British special forces set to leave Syria

Special Air Service - SAS operators are posing with their weaponry
The Special Air Service (SAS) is a special forces unit of the British Army. The SAS was founded in 1941 as a regiment and later reconstituted as a corps in 1950. The unit undertakes a number of roles including covert reconnaissance, counter-terrorism, direct action, hostage rescue and human intelligence gathering. The corps presently comprises 22 Special Air Service Regiment, the regular component, under the operational command of United Kingdom Special Forces, and 21 (Artists) Special Air Service Regiment (Reserve) and 23 Special Air Service Regiment (Reserve), which are reserve units under the operational command of 1st Intelligence, Surveillance and Reconnaissance Brigade.

British special forces, including SBS and SAS and their supporting troops, are reportedly ready to leave Syria amid expected incursion of Turkish forces in the region that could spark fighting with Kurds. According to the Times, they are ready to leave in case the US military withdraws completely.

Yesterday’s White House announcement of US withdrawal from Northern Syria, after a call between President Trump and President Erdogan on Sunday, didn’t trigger an official UK comment on the ongoing situation in the Euphrates River Valley. The UK has reportedly deployed a few hundred of its troops to the area, including elite British special operations forces, Special Air Service (SAS) and British Special Boat Service (SBS). They had significant influence during the war against Islamic State militants and their operators were engaged in dozen direct firefights with militants, according to some reports.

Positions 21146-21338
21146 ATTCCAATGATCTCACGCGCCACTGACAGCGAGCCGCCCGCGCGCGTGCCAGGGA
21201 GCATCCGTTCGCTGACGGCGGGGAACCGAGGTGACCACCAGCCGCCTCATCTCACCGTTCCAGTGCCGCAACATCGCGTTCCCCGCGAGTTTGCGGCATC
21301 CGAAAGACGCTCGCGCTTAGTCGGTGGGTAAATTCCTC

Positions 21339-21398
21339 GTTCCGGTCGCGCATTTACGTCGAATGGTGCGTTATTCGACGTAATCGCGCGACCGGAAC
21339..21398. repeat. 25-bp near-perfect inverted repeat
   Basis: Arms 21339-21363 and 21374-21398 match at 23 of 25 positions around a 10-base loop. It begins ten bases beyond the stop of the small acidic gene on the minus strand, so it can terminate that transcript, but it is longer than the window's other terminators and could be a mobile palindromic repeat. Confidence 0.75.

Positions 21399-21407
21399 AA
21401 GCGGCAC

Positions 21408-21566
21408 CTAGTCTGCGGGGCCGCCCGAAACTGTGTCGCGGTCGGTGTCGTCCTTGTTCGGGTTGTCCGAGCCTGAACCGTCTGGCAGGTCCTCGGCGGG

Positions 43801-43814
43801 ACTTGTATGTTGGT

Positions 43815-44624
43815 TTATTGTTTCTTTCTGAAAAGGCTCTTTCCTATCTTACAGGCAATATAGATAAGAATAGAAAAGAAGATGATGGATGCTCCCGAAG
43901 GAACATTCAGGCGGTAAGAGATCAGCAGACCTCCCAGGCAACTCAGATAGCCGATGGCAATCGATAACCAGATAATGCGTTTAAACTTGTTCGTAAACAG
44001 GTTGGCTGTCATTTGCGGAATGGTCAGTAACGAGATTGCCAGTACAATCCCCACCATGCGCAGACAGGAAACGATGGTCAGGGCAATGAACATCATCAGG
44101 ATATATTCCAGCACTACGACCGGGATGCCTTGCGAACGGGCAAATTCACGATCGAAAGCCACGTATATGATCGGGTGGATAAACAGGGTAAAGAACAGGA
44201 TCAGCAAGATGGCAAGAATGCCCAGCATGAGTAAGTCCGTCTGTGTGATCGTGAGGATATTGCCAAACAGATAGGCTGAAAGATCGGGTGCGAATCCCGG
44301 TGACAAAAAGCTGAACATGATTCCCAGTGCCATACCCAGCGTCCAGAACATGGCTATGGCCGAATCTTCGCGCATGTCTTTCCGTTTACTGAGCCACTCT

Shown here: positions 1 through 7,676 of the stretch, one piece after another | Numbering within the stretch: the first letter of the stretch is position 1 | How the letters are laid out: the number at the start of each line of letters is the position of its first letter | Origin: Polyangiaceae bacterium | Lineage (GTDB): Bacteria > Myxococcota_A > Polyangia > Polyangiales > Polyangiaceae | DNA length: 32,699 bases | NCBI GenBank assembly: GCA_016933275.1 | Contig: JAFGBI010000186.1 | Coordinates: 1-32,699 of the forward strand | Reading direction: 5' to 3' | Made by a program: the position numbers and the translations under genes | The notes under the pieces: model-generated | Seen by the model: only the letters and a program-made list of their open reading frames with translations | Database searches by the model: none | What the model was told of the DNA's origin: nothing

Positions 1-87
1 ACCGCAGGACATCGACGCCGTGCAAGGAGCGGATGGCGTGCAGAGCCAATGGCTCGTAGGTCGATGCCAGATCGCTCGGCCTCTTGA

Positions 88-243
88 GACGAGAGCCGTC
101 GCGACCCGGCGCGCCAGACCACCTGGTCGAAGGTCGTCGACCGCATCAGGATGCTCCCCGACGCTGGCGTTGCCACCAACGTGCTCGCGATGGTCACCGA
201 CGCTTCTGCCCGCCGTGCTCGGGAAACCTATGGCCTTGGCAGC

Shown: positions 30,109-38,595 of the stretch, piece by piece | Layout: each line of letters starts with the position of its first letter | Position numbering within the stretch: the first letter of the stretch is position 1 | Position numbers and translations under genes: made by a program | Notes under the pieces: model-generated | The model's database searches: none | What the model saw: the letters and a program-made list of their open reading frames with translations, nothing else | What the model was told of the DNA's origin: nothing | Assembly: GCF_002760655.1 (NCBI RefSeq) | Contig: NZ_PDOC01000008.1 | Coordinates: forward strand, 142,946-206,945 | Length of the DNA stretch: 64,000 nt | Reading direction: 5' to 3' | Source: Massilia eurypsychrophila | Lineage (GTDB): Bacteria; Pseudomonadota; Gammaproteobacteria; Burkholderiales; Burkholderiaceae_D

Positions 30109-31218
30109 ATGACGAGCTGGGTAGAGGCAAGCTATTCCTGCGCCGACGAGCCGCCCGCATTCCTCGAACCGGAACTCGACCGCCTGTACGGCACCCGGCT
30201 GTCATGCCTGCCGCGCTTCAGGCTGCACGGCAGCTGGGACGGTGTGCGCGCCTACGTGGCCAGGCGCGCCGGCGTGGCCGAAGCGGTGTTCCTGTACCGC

But, the situation with withdrawal is not clear yet as it seems to be. President Trump repeatedly insisted he would pull back U.S. troops from northeast Syria but had not taken action in the field. The expected retreat of U.S. military personnel is not expected to happen this week.

However, I have understood that hundreds of British special forces soldiers will be pulled out of Syria only in case if the US military withdraws completely and according to the White House press conference last night “the UK was very thrilled by this decision”.

The Western countries special forces mostly worked alongside the Kurdish forces in the fight against the so-called Islamic State (also known as ISIL, ISIS, IS). Now, Islamic State is gone, but that doesn’t mean that the danger is still not present. In fact, simply killing all the ISIS militants won’t end the ISIS threat. They will be back… somewhere… someday. Having strong allies in the Middle East is far better than sending our troops there every few years.